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  1. #61

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    Red Face Re: Was Disneyland really better in the "Good Old Days"?

    In many ways I do think the “Good old days” were better. My first trip was at age 2 back in 1959 and although I grew up in the Bay Area, I took 20 trips to Disneyland before I moved down to Orange County in 1976.
    I think back in the days of the ABCDE tickets, the pace was slower and you savored every moment since you only had so many tickets to use. You took the time to view the parades and shows (they were “free”), and the corporate sponsored attractions in Tomorrowland (People Mover; Circlevision; Monsanto; C of P) were also a treat because not only were they free, they were a great place to go on a hot summer day. But one of the things I miss the most was the evenings over in New Orleans Sq., long before Fantasmic! created a nightmarish grid-lock situation every night. I lover going over to the “the quiet side of the park” after the fireworks and just relaxing with some dessert and coffee from Café Orleans or French Market and listening to the jazz quartet and watching as the Mark Twain drifted by. You really felt like you were in New Orleans! It was also a less crowded area to watch the fireworks, the show reflecting off the river. And the bonus was you could practically walk on to Pirates and Mansion! And if you wanted some excitement, just go back over to Tomorrowland for some upbeat music and dancing. Take you pick, you had it all!

  2. #62

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    Thumbs up Re: Was Disneyland really better in the "Good Old Days"?

    [quote=BigThunder;1578850]Where to begin? Hmm.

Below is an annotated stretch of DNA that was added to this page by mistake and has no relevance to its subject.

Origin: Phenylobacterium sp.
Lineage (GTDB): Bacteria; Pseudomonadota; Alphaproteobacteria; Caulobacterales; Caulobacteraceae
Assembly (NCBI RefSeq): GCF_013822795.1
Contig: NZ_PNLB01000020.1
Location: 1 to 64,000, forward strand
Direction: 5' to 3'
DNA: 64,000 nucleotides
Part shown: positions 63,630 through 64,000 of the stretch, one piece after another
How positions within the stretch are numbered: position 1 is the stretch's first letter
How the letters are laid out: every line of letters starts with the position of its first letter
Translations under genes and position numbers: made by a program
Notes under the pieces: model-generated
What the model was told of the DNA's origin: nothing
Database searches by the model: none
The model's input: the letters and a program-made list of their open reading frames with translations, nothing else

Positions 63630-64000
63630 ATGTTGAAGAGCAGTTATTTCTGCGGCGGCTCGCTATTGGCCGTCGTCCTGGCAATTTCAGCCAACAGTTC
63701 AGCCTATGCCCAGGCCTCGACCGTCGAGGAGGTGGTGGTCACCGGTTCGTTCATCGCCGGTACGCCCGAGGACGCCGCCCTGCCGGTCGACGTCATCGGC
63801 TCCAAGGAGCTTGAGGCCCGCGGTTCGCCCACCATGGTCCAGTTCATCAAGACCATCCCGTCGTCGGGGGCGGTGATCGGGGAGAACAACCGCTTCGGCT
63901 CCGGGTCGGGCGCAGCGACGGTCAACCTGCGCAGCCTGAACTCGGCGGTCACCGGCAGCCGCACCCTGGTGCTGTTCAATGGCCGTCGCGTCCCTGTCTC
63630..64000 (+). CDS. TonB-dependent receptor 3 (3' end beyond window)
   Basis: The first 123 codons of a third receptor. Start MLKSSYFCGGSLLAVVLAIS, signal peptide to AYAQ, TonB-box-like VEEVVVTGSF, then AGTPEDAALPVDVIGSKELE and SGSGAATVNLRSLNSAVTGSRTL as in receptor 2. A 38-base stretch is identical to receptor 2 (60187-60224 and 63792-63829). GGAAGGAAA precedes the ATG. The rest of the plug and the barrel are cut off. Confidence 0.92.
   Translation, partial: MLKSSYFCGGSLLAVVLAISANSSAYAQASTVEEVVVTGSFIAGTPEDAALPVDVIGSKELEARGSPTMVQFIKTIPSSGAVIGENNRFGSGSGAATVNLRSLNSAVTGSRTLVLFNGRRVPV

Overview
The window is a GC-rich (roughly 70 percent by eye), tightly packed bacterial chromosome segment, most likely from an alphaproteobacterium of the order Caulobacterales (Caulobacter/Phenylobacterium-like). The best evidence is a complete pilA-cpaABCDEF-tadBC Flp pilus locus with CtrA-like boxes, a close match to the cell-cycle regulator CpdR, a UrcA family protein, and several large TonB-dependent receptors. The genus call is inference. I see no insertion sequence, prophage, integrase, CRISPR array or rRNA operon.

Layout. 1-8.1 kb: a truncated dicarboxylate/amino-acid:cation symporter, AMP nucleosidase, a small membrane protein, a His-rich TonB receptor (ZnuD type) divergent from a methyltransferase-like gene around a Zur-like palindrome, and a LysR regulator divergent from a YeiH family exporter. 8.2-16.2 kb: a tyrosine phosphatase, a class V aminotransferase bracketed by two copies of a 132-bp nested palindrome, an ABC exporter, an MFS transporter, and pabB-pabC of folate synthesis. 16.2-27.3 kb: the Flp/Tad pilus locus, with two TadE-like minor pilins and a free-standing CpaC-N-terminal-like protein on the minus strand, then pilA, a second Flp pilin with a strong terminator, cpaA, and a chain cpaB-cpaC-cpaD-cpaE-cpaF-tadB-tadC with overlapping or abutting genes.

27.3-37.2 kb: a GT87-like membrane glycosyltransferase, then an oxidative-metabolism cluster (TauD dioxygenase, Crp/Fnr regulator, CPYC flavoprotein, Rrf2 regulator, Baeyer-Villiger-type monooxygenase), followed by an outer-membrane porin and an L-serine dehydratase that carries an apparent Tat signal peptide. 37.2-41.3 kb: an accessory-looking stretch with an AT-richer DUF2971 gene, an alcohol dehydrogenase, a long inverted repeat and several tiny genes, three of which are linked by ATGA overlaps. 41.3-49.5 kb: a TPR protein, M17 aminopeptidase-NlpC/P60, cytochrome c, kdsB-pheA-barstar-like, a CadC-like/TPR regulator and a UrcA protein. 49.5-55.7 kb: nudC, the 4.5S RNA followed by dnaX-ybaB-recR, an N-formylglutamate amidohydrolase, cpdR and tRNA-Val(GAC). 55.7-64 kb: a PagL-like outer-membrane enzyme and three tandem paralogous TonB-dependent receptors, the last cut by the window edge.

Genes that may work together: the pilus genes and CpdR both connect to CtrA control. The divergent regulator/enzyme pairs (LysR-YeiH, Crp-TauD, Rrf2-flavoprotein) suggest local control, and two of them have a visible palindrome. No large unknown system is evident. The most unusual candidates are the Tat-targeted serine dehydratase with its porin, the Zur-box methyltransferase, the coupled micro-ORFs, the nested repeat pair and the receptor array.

Well, just off the top of my head:

    Tomorrowland used to be about an optimistic view of science and the future. Today that theme is significantly dilluted by abandoned tracks, Pixar cartoons, Star Wars and the loss of the entire World on the Move scenario.
    Fantasyland remains the best themed land in the park, mostly because its hard to screw up a place where almost anything is possible. As mentioned often elswhere on these boards, Skull Rock and Captain Hook's pirate ship are sorely missed and would make a welcome addition to the old Motorboat Cruise area. This is the Land where the cartoon characters and the Pooh Bears belong. Disney should keep them there.

    I agree; TomorrowLand used to move; everywhere you looked, entire buildings turned, and things were zipping bye, soaring overhead, and swimming past you (in the Submarine Lagoon, hopefully...); when I took First Timers into TomorrowLand, I always took them on the PeopleMover first, and could listen to them discovering "Oh! Look at THAT!", "Let's ride THAT first!", "Can we actually go THERE?!"; It was like a trip through the Candy Store of the Future... Now, it always looks static, sterile, and devoid of "Life".

    "Peter Pan" was always my nephew's favorite; hours I spent in that line, and each time we exited, all he would want was just one more time! I remember thinking that if Skull Rock and the Pirate Ship were still there, he would have spent all day climbing all over it... no lines, no huge crowds, just pure boyhood joy (and I would be able to sit and eat my tuna sandwich...); I think that the old Motor Boat Cruise area would be amazing reborn as a "Peter Pan" Pirate ship / Skull Rock / "Little Mermaid" play area (the two movies even cross over a wee bit), and that area leading up to Small World has always been such a blighted and forgotten site. Personnally, I would love to see FantasyLand extended into the area occupied by the Hunchback Carnival area (if it is even still there...); maybe other Disney Classics could have a home / attraction in FantasyLand as well: I picture a beautiful themed cobblestoned area featuring Cinderella, Beauty & the Beast, and Fantasia gardens - and it could provide a "back door" into an expanded Toon Town...